Vintage, classic car rally begins

Published November 22, 2015
Karim Chhapra waves before getting on the road in his 1929 Hupmobile.—Fahim Siddiqi / White Star
Karim Chhapra waves before getting on the road in his 1929 Hupmobile.—Fahim Siddiqi / White Star

KARACHI: The early winter sun gave vintage and classic cars an extra gleam, as they were lined up at a petrol pump near Karsaz on Sharea Faisal on Saturday afternoon to take part in the sixth annual classic and vintage car rally.

Organised by the Vintage and Classic Cars Club of Pakistan (VCCCP), the 2015 rally included classic cars dating back to the early 1940s such as Alfa Romeo, Ford Mustang, Mercedes 108s, MGB and MG Midget, Rolls-Royce, Austin-Healey and Austin Mini, Ford Mustang and Ford Thunderbird.

All heading to Peshawar would be crossing the country via Hyderabad, Rahim Yar Khan, Multan, Lahore, Islamabad and Bhurban. They are scheduled to reach their final destination, Peshawar, on Dec 4.

According to Mohsin Ikram, founder and president of the Vintage and Classic Car Club of Pakistan, there are 15 cars going by road from Karachi while another 20 will be taken on car carriers to Lahore from where they, too, will join the rally by road. “It gets more exciting from Lahore where 20 to 30 more classic cars join in and suddenly we are over 65 or 70,” he said.

Ikram was himself driving a 1967 Austin Mini with Punjab registration plates. “Well, the car was bought from Lahore,” he shared while explaining the plates.

His son, Ahsan Ikram, was in a 1982 Chevrolet Corvette. “It is no ordinary Chevy. It is a collectors’ edition. Only 5,700 of these have been made in the world,” the young man shared about his pride and joy.

Meanwhile, another young man, Talha Chhapra, whose father, well-known vintage car collector Karim Chhapra, who also happens to be VCCCP’s director, stood solemnly next to his beautiful red Ford Mustang. Talha missed the rally two years ago due to his exams and this year again because of his final MBA exams. “My boy may miss the rally again this year, but that doesn’t mean that the car should not be a part of it. So I am taking my son’s Mustang along with my 1929 Hupmobile and my MGA Roadster with me. I have two trusted drivers coming along, too, with whom I’ll keep exchanging the cars, driving them in turns,” he laughed like a villain in his son’s face.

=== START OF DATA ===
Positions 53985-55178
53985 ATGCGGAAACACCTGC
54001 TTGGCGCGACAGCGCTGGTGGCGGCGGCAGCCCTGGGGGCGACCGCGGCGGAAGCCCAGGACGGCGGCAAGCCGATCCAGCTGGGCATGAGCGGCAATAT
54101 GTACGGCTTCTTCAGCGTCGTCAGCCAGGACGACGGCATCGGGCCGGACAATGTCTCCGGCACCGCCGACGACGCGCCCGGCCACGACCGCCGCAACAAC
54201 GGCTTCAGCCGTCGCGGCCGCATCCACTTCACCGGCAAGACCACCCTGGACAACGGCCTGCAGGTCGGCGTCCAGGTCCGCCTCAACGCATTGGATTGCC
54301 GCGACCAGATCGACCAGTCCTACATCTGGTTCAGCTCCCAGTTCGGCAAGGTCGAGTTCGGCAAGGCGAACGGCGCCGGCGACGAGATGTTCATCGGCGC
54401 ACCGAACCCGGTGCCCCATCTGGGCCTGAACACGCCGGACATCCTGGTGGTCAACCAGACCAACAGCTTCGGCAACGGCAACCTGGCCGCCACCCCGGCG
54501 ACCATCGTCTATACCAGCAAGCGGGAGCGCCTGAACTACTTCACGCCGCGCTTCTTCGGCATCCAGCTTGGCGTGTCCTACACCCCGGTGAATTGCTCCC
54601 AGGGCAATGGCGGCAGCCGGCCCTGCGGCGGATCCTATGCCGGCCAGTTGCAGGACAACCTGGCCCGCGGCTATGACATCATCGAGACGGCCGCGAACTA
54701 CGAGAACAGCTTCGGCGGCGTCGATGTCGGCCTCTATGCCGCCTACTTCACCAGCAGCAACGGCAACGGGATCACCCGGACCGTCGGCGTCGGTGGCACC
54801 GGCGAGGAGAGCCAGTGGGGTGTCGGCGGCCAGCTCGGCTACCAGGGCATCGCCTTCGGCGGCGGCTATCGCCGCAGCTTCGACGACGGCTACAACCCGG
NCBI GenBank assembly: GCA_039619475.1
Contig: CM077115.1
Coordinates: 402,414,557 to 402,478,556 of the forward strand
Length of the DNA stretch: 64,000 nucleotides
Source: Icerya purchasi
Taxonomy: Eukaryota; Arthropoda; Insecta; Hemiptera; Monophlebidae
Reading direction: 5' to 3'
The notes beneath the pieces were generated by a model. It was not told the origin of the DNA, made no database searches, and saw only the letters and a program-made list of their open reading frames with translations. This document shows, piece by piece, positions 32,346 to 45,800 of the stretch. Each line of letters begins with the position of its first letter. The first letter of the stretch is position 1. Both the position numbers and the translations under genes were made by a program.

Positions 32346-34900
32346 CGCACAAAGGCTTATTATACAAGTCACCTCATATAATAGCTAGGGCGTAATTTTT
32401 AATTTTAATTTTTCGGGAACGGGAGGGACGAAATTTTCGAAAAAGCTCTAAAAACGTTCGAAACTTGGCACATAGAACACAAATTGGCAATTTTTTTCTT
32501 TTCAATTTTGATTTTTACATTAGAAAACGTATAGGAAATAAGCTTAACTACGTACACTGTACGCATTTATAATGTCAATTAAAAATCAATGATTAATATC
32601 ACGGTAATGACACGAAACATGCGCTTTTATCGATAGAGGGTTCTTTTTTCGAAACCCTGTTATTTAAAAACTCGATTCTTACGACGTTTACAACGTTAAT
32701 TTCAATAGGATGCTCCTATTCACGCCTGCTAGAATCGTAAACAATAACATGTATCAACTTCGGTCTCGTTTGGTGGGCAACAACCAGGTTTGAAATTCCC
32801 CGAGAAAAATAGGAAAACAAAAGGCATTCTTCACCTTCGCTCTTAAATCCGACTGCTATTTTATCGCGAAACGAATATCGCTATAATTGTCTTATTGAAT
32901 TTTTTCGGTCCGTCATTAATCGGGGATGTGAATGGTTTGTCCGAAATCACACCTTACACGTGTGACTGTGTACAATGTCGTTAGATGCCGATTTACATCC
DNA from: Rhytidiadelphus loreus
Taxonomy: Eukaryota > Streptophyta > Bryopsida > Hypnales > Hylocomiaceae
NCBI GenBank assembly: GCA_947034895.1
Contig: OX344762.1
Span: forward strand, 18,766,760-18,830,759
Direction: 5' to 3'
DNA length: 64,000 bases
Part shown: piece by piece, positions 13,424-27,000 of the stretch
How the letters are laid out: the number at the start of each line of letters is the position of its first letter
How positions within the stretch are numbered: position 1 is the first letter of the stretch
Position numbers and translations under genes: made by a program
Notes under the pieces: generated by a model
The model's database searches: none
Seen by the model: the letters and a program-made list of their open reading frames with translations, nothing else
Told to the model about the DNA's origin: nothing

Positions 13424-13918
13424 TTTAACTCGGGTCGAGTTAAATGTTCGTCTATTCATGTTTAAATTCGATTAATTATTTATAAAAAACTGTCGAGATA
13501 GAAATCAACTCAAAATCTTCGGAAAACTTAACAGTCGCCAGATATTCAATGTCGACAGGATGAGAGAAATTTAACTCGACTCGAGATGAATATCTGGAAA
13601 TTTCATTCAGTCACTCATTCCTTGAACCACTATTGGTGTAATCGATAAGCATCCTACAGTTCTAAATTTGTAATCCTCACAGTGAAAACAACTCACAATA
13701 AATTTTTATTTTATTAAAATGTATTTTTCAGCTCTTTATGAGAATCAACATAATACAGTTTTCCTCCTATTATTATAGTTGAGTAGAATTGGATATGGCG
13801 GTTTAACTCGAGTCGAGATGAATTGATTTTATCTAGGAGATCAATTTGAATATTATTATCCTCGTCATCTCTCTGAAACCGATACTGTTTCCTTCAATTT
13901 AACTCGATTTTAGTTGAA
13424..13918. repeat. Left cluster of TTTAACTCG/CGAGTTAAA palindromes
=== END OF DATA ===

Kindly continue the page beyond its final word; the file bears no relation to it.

Another proud car owner there for support but not to be a part of the rally was Moin Abbasi getting his Ford Thunderbird jump-started. “What do you do? The battery fails you when your car is kept parked in the garage unused for six months,” he said. Asked if he was not joining the rally due to issues with its battery, he shook his head to explain that his aunt was hospitalised and he needed to be at her side.

But among the ones taking on the challenge were two good friends Captain Mansoorul Islam and Khalid Aslam, driving their 1950 MG TD replica. “Yes, ‘replica’ is correct. This is not an original but a replica we built part by part as a hobby over the weekends,” Shahid Aslam informed about their car with a fibreglass body.

“It took us three years to build this car and today you can’t tell whether it is an original or a fabricated one,” said his friend Capt Islam.

The friends were all set for the journey ahead. “We had several 100km trial runs to check for teething problems as these cars don’t get driven so often on Karachi roads for obvious reasons. Anyway, everything seems to be in order,” Capt Islam was happy to report.

Asked if it would have been easier for them to buy a real classic car instead of building a replica, Capt Islam said they were both working on restoring an original Rolls-Royce 1938. “But you also need to understand that we can’t really acquire old cars from abroad after the restriction on importing cars no older than three years in Pakistan for whatever commercial reasons. Those making such rules should also consider us vintage and classic car collectors. We are not into this for business gains, we are hobbyists,” he explained.

Published in Dawn, November 22nd, 2015

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